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NBC has come under fire for its rather offensive portrayal of the Orthodox Jewish community in the Canadian medical drama series ‘Nurses’. The problematic storyline, which was broadcasted in a recent one-hour episode of the series that is set in a Toronto Hospital, came under fire for a plot involving a Hasidic patient.

In the series’ eighth episode, “Achilles Heel,” which originally aired on NBC on Feb. 9.  a young Hasidic patient is told he will need a bone graft to heal his broken leg, leading his devout father to recoil at the possibility of a “dead goyim leg from anyone. An Arab, a woman.” The episode’s initial U.S. broadcast attracted nearly 2 million viewers, and NBC has also made it available for viewing on its website and its streaming network, Peacock.

Source: Sun Sentinel

Reacting to this downright offensive depiction, Jewish organizing groups such as StopAntisemitism and JewishOnCampus tried to mobilize online pressure campaigns against NBC for airing the episode, and the American Jewish Committee tweeted that the scene was “disgusting.” Furthermore, the Anti-Defamation League called for NBC to pull the episode and “review their standards for approving dramatic content so that this doesn’t happen in the future.”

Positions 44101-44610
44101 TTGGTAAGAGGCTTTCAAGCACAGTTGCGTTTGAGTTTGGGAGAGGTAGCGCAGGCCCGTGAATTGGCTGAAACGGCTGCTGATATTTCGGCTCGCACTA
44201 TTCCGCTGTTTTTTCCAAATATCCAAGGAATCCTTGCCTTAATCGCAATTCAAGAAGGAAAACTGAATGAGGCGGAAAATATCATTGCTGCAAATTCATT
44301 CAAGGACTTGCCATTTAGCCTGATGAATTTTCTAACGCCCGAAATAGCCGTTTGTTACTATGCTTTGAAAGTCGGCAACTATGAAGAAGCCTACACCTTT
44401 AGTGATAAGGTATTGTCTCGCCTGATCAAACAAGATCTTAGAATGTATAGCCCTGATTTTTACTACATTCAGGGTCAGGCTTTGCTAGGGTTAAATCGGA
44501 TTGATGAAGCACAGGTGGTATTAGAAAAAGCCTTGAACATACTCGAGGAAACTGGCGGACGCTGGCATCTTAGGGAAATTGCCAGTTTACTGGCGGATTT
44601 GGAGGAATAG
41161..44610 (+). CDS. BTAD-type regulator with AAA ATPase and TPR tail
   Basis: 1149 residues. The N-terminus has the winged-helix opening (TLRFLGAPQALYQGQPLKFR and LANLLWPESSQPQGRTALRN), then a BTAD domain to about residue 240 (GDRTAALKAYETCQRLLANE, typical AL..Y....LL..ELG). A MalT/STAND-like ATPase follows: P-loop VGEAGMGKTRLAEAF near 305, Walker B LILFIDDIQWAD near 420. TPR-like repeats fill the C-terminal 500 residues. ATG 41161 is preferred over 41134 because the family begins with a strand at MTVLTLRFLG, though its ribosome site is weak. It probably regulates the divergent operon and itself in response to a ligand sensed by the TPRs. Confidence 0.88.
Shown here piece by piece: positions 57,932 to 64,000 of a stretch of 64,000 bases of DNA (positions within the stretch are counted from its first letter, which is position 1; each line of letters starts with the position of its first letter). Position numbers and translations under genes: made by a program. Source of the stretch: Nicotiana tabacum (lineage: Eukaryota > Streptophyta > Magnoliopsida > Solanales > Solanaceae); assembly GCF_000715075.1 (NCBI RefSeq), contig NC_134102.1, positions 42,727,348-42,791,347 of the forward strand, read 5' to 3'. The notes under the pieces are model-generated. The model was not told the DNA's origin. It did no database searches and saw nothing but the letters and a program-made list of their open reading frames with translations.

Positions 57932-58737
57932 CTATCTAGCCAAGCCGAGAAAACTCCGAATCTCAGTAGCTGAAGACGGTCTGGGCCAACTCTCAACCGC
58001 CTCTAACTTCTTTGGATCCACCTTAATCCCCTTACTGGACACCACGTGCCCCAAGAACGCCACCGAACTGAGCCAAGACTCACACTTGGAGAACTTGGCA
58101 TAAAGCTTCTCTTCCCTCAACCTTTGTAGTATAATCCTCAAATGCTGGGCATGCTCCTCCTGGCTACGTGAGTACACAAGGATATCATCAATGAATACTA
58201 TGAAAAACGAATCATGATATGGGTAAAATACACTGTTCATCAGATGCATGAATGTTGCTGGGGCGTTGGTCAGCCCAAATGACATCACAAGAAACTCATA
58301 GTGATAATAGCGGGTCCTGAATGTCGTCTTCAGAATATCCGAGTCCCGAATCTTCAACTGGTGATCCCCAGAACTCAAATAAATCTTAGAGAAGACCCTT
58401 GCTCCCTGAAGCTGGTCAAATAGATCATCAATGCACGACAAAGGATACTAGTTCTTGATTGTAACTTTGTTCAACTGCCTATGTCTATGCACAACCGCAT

Allison Josephs, who blogs about Orthodox life as the founder and director of Jew In The City, also strongly condemned the episode, saying, “The idea that such a surgery would be problematic in general or problematic because of where the bone came from not only is categorically false according to Jewish law, it is a vicious lie that endangers men who walk around with curled sidelocks and black hats.”

Source: Yahoo

Just last week, NBC had also come under fire for an antisemitic ‘joke’ that was aired on SNL by Michael Che. Although NBC does not produce Nurses like it produces SNL, the network acquired the series’ U.S. broadcast rights as part of a broader international acquisition strategy from American television networks, which thus makes it responsible for the content that is aired in the United States. 

Meanwhile, requests for comment to NBCUniversal, as well as to a representative for the episode’s credited writer, Laura Good, were not returned.

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Rhea Sovani

Author Rhea Sovani

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